The installation will be a large percentage of the total natural stone flooring cost. Installation labor and materials may cost as much as the stones themselves.
The wide range is due to variance in complexity, grouting, subfloor prep, etc.
Tear out of existing flooring is not usually included in installation or prep prices.
The best advice is to get several estimates from experienced local stone tile installers.
Natural stone tile is typically more expensive than ceramic or porcelain tile. Stone tile flooring commonly costs $5 - $20 for the tile. Porcelain and ceramic tile cost $1 - $7 per tile.
However, sometimes you can find stone tiles for $2 - $5 and high-end ceramic and porcelain can cost over $10 per tile.
Natural stone is considered more luxurious and unique plus it costs more to extract stone from the earth vs. manufacturing the floor tiles.
Every surface requires specific cleaning protocols. Once you learn how to clean natural stone tiles and avoid damage, it's easy. Here are the main do's and don'ts:
Granite is the most durable, low-maintenance, and easy-to-clean natural stone flooring option. Granite floor tiles do not etch from acidic foods or drinks, will not wear down from foot traffic, and can be highly stain-resistant.
Lighter colors of granite may need sealing to protect against stains, however, dark colors are near stain-proof and rarely require sealing.
Marble Cleaning Ultimate Do's & Don'ts Guide
Best & Safest Marble Cleaning Products (for travertine and limestone too)
Cleaning Travertine: The Complete Guide
Ultimate Granite Care Do's & Don'ts Guide
Natural stone has several performance properties and grades that are useful to understand when shopping for tile.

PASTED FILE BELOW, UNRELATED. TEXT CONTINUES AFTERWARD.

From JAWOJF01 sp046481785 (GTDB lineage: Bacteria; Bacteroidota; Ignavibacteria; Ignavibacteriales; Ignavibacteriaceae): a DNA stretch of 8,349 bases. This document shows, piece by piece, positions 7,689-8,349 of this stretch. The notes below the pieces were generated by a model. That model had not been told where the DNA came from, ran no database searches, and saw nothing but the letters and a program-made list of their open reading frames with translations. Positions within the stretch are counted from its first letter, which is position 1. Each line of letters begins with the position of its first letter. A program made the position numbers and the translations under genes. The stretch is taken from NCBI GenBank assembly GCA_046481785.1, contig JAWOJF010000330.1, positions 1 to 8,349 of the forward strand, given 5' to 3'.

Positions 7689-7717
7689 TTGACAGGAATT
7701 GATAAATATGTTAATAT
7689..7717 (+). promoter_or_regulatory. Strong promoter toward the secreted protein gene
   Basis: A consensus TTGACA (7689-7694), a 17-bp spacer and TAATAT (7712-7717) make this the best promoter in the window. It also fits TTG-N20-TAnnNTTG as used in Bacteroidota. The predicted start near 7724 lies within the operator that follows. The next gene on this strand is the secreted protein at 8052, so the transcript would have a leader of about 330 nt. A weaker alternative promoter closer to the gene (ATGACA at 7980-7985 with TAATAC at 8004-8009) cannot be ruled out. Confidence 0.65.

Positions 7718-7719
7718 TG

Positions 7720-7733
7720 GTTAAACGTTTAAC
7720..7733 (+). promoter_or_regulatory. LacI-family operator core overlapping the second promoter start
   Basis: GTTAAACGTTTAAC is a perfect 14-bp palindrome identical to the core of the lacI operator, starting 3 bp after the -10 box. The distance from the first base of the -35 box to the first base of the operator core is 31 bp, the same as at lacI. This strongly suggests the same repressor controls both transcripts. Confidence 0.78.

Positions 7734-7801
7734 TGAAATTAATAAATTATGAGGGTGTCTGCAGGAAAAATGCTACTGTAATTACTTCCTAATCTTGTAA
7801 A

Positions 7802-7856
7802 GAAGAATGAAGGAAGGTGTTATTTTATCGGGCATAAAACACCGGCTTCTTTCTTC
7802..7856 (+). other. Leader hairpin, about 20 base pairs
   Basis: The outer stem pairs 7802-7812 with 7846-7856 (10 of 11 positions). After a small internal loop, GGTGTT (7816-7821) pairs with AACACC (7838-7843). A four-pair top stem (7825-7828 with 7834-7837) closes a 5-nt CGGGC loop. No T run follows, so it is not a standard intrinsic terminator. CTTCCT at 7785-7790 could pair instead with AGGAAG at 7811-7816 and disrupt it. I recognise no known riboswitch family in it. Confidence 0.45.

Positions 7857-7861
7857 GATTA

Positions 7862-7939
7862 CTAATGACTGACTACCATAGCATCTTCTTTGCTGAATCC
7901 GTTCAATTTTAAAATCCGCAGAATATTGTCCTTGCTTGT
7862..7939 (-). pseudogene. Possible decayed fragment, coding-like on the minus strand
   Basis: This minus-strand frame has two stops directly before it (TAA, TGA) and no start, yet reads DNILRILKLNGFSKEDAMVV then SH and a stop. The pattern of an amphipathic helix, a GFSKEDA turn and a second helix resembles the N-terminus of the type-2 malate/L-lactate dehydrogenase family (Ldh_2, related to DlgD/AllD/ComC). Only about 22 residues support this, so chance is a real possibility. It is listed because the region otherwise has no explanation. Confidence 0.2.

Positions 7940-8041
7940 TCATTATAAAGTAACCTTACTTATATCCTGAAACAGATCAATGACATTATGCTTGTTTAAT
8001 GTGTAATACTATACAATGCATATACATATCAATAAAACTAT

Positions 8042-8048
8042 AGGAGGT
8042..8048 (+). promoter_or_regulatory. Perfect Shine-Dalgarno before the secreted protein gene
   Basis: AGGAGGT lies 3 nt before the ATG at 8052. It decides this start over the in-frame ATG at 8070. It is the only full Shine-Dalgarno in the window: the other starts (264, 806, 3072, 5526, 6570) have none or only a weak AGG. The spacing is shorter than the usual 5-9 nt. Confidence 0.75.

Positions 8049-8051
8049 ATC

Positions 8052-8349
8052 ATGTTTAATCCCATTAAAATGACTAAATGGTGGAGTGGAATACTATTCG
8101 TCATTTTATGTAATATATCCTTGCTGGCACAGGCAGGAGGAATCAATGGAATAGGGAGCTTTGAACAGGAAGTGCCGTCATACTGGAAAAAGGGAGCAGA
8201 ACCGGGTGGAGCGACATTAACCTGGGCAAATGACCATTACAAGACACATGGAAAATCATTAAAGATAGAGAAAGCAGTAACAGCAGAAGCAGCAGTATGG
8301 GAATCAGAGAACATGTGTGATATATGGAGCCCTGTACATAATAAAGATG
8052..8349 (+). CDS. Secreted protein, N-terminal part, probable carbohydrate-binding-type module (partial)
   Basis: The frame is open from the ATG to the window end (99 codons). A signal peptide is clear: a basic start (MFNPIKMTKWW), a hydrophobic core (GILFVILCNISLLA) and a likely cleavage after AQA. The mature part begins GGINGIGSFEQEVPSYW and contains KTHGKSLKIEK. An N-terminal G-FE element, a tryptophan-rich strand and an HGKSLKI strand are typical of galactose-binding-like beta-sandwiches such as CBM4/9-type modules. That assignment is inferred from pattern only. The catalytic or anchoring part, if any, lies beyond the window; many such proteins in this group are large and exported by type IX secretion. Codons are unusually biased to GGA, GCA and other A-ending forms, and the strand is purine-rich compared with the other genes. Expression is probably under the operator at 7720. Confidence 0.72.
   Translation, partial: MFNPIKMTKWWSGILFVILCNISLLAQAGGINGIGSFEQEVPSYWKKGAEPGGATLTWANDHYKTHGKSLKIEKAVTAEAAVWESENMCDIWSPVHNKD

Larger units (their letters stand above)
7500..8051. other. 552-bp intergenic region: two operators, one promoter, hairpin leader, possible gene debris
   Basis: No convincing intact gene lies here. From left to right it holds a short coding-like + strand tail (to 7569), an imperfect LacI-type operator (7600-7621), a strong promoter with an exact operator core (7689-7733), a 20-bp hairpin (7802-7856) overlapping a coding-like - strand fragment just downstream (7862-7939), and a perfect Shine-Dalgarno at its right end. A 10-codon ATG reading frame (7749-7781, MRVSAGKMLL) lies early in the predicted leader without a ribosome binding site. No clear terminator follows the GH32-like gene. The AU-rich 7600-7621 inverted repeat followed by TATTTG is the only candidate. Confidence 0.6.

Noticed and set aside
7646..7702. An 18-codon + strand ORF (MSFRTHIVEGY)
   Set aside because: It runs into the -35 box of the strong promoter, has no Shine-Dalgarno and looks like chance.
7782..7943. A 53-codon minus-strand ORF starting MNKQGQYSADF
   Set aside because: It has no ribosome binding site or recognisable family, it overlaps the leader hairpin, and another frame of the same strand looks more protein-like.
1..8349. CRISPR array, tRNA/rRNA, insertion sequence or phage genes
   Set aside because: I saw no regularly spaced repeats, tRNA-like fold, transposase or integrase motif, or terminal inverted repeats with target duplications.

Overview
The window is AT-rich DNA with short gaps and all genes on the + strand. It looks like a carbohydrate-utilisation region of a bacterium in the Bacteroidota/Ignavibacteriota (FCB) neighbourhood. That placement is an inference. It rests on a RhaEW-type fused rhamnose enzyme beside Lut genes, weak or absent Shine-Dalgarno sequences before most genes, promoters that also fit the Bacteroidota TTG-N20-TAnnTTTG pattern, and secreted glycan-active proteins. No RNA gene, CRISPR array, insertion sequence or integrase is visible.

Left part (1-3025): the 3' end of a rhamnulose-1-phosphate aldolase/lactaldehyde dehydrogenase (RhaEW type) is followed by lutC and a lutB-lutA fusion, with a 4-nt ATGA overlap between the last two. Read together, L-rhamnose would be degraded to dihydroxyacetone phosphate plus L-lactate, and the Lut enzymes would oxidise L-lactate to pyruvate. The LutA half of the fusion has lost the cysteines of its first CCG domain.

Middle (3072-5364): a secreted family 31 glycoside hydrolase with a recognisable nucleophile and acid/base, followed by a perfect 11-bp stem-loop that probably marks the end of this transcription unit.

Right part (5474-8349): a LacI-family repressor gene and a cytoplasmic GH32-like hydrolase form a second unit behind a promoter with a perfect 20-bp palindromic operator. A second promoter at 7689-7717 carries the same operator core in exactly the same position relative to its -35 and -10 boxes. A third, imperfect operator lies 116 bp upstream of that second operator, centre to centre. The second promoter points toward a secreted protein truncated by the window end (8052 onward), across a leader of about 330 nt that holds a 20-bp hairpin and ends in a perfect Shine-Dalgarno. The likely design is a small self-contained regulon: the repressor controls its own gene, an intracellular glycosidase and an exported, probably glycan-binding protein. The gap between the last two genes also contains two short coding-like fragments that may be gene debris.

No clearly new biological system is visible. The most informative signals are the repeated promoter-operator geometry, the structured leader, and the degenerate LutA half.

The absorbency rating refers to how porous a material is. The higher the rating, the more absorbent and prone to staining the stone tile is. A porous stone with a high absorption rating installed outdoors is also prone to cracking when exposed to freezing conditions.
Natural stones vary in their absorption rating, with sandstone rated as the most porous and dense granite tile varieties are the most impervious to water.
Just perform this absorption test, and you'll know how likely the stone you want will stain without getting all scientific with actual ratings.
The rate of absorption and staining can be reduced by applying a stone sealer. Sealers protect the grout as well.
The grading system is used to rate the quality of natural stone slabs or tiles. It is an umbrella term that refers to the shape, size, thickness, and surface condition.
Without a governing body or strict grading guidelines, the levels mainly refer to the appearance (color and pattern consistency and anomalies, blemishes, pits, mineral inclusions, etc.) and not necessarily to the suitability of a slab or tile for home installation.
Most systems of grading natural stone have three levels of quality:
A stone's coefficient of friction refers to how slippery the natural stone tile flooring is when wet. The higher the rating, the more traction the stone tile has and thus prevents slippage.
This is one factor that interior decorators and contractors look for when choosing bathroom tile, natural stone flooring for kitchens, and other parts of the house or building with high foot traffic or where safety is a concern.
Of course, the type of finish is a significant factor impacting friction. A polished finish is much more slippery than a honed finish, and honed more so than tumbled, etc.
Improve traction by using this Anti-Slip Floor Cleaner.
Natural stones have been formed underneath the earth for millions of years. This means they contain different elements that react to surface air in different ways.
In particular, stones with iron content have a tendency to degrade over time due to the process of oxidation, known as rust.